In one form of intermittent hormone therapy, treatment is stopped once the PSA drops to a very low level. If the PSA level begins to rise, the drugs are started again. Another form of intermittent therapy uses hormone therapy for fixed periods of time for example, 6 months on followed by 6 months off.

At this time, it isnt clear how this approach compares to continuous hormone therapy. Some studies have found that continuous therapy might help men live longer, but other studies have not found such a difference.

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Active Surveillance And Watchful Waiting

If prostate cancer is in an early stage, is growing slowly, and treating the cancer would cause more problems than the disease itself, a doctor may recommend active surveillance or watchful waiting.

Active surveillance. Prostate cancer treatments may seriously affect a person’s quality of life. These treatments can cause side effects, such as erectile dysfunction, which is when someone is unable to get and maintain an erection, and incontinence, which is when a person cannot control their urine flow or bowel function. In addition, many prostate cancers grow slowly and cause no symptoms or problems. For this reason, many people may consider delaying cancer treatment rather than starting treatment right away. This is called active surveillance. During active surveillance, the cancer is closely monitored for signs that it is worsening. If the cancer is found to be worsening, treatment will begin.

ASCO encourages the following testing schedule for active surveillance:

  • A PSA test every 3 to 6 months

  • A DRE at least once every year

  • Another prostate biopsy within 6 to 12 months, then a biopsy at least every 2 to 5 years

Treatment should begin if the results of the tests done during active surveillance show signs of the cancer becoming more aggressive or spreading, if the cancer causes pain, or if the cancer blocks the urinary tract.

Patient And Family Safety

Impotence Following Prostate Cancer Treatment and Some Treatment Options

Sometimes safety measures are needed to protect the people around you from the systemic radiation in your body. This is because the radioactive materials can leave your body through saliva, sweat, blood, and urine, and that makes these fluids radioactive. It’s very important to keep radiation exposure to the people around you as limited as possible.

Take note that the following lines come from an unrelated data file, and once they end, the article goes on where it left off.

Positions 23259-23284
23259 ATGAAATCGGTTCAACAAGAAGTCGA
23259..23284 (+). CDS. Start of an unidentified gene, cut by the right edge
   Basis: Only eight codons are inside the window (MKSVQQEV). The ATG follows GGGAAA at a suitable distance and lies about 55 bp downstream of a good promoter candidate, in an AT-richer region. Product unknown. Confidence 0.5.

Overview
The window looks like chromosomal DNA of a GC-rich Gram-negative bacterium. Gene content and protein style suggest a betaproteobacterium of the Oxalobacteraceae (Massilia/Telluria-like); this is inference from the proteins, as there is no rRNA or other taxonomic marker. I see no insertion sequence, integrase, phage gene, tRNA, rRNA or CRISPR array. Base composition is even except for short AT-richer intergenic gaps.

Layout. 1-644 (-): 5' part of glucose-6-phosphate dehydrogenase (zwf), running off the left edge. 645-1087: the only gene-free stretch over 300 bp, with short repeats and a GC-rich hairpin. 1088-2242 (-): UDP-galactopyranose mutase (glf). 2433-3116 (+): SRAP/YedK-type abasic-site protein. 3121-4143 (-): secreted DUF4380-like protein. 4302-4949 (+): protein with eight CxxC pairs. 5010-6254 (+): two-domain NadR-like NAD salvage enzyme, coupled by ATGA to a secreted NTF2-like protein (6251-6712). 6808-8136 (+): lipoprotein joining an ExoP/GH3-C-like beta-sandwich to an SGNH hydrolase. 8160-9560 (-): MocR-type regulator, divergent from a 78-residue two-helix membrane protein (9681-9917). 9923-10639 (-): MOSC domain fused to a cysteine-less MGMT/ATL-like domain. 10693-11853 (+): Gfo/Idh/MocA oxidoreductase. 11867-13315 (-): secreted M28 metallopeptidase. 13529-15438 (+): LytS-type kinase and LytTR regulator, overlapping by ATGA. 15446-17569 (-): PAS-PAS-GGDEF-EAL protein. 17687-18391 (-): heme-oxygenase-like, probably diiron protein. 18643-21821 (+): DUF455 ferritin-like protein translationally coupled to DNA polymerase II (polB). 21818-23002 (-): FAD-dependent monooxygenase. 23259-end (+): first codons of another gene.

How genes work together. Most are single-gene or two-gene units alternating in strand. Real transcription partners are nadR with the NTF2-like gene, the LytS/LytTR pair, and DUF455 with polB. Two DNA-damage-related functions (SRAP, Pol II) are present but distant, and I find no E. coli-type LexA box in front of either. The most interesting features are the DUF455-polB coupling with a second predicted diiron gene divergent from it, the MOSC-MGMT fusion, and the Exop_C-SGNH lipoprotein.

It’s important to remember that every patient is different, and your safety instructions may be different from other patients or people you know who have received radiation therapy to treat cancer. What you might need to do depends on what exactly is used in the treatment and how much of it is used. Your cancer care team will give you exact instructions so you know what steps to take and how long any precautions need to be followed. You should follow their instructions exactly.

In most cases, the safety precautions must be followed only the first few days after treatment. To learn more, see Radiation Therapy Safety.

It’s very important to be sure you understand what you need to do to protect the people around you. Talk to your cancer care team about your specific situation.

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Remission And The Chance Of Recurrence

A remission is when cancer cannot be detected in the body and there are no symptoms. This may also be called having no evidence of disease or NED.

A remission can be temporary or permanent. This uncertainty causes many people to worry that the cancer will come back. Although there are treatments to help prevent a recurrence, such as hormonal therapy and radiation therapy, it is important to talk with your doctor about the possibility of the cancer returning. There are tools your doctor can use, called nomograms, to estimate someone’s risk of recurrence. Understanding your risk of recurrence and the treatment options may help you feel more prepared if the cancer does return. Learn more about coping with the fear of recurrence.

In general, following surgery or radiation therapy, the PSA level in the blood usually drops. If the PSA level starts to rise again, it may be a sign that the cancer has come back. If the cancer returns after the original treatment, it is called recurrent cancer.

When this occurs, a new cycle of testing will begin again to learn as much as possible about the recurrence, including where the recurrence is located. The cancer may come back in the prostate , in the tissues or lymph nodes near the prostate , or in another part of the body, such as the bones, lungs, or liver . Sometimes the doctor cannot find a tumor even though the PSA level has increased. This is known as a PSA-only or biochemical recurrence.

In February 2008 Petes Prostate

It turned out that Pete had cancer. When I was first told I had prostate cancer, I didnt hear much else. Just the word cancer was a great shock, Pete said. Some men may find it hard to think of anything else for a while. The news that your cancer has returned after treatment can hit even harder and revive long-buried fears. When I learned nearly five years later my cancer had returned and was now in my bones, I didnt know what to think.

Prostate cancer is the second most common cancer found in men. More than 230,000 new cases will be diagnosed this year. Chances are you know someone who has prostate cancer or has been treated for it. More than 2.5 million men in the United States are survivors of prostate cancer. The survival rate is rising. Awareness, screening and better treatments are some of the reasons. If found at an early stage, prostate cancer has a very high chance of cure. Also, many prostate cancers that are found early may not be fast-growing or life threatening.

However, when prostate cancer spreads outside the prostate or reappears after initial treatment, it is known as advanced prostate cancer. Some men are told they have advanced prostate cancer when they are first diagnosed. Other men are diagnosed with advanced prostate cancer when their PSA levels rise months or years after surgery or radiation. At first, your doctor may suggest hormone therapy if you have advanced prostate cancer.